In 1986 Daniel Buren created Les Deux Plateaux (commonly referred to as ‘Buren’s Columns’) in the courtyard of the Palais-Royal in Paris. The work, which consists of cylindrical pillars covered in black and white stripes and arranged across a large grid, originally received a lot of negative criticism. It was, and still is, daring for its time, and the strange juxtaposition of modern and ancient surely was a source of irritation. But today the installation is much loved (it recently received a 6 million euro facelift), and it has been embraced as an important landmark. As one commentator observes, “This work, which was on the verge of toppling the whole Ministry of Culture, now holds a certification as a National Monument.”
Buren’s columns are a celebration of space, place, and the Parisian city-scape. This may come as a surprise: what do abstract, geometric forms have to do with a lived human environment? His signature “stripes” are direct copies (the exact width) of stripes that decorate numerous awnings in Paris. It is an intentional “borrowing” from a prominent visual motif of the Parisian city-scape. But much more than this can be said. His geometric forms have a way of delineating space and allowing us to see the space that we move in. The columns are laid out in a perfect grid and so acts as a kind of spatial orientation for our bodies within the courtyard. Another interesting feature is the difference in height between the columns, which appears, at least in some places, to correspond to channels of water that flow under the courtyard. In this way, the columns draw our attention both to the space we inhabit and to spaces unseen.
Recently, I had the pleasure of visiting the Palais-Royal, and though I had seen pictures of Buren’s Columns, I was not prepared for what I would encounter there. Instead of the austerity and silence so commonly associated with modern art, I found, much to my delight, that the courtyard was filled with vibrancy and play. In fact, it appeared that the majority of people there were children, and the space had been transformed into a surrealist’s playground. I watched as children climbed on pillars, jumped off pillars, danced on pillars, and ran around pillars. Paris has the greatest parks it the world, and even Buren’s Columns did not fail to deliver.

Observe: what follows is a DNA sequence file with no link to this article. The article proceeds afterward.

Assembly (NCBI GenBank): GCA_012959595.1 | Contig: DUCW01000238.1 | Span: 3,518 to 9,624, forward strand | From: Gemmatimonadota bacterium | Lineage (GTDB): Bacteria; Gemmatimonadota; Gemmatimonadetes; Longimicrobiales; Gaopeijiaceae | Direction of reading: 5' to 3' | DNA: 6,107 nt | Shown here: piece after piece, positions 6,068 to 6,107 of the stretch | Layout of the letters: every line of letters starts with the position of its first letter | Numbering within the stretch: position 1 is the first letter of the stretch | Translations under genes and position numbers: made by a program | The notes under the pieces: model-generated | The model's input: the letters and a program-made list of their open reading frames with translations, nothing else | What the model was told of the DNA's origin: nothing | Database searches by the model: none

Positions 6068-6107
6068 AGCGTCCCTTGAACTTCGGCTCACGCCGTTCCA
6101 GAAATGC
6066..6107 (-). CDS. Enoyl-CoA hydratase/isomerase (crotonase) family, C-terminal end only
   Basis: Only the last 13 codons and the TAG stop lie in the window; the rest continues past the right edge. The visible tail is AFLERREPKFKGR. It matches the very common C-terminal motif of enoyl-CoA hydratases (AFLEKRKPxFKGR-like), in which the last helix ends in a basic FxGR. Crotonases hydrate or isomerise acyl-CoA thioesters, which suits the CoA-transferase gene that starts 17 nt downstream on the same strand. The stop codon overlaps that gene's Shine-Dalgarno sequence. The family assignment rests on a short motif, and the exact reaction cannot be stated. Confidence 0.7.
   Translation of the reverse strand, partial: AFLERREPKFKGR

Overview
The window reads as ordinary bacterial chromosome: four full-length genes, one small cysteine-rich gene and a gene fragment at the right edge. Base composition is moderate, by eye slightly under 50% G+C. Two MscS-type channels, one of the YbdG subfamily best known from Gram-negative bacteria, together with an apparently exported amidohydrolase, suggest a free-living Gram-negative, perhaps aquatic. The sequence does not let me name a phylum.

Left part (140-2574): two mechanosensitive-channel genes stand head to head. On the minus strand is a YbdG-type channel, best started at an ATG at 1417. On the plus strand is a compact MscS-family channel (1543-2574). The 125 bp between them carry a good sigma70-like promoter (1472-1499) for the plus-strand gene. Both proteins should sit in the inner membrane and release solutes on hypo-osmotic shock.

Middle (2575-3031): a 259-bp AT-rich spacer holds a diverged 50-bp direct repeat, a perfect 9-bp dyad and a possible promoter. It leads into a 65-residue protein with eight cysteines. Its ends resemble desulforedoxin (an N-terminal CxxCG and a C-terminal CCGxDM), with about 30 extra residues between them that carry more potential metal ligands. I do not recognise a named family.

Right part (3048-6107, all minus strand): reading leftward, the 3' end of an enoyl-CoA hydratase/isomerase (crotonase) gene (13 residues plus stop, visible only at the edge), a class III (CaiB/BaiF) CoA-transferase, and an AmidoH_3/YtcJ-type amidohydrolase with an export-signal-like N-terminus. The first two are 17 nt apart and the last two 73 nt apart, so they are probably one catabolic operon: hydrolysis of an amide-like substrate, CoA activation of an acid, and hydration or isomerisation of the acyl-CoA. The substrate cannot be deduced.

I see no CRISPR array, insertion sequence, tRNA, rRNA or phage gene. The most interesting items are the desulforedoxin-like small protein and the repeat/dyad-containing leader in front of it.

Reflecting on my time there, it seems to me that there are two lessons here: one about art and the other about church. First, in regards to art, Buren’s Columns is a striking example of the way that play does not detract from a work of art, but actually augments and completes it. Through play, the space that Buren’s columns brings to our attention is actualized. Through play, the courtyard comes to life. And the pillars, themselves, become props in the imaginative games that children play there. All at once, I could see the columns as solemn and as playful.
All of these reflections on imagination and art, play and seriousness, have, I think, something valuable to add to the way that Christians think about and practice worship in their local congregations. And there is a lot to add, which is why part 2 will need to wait until next week. To be continued…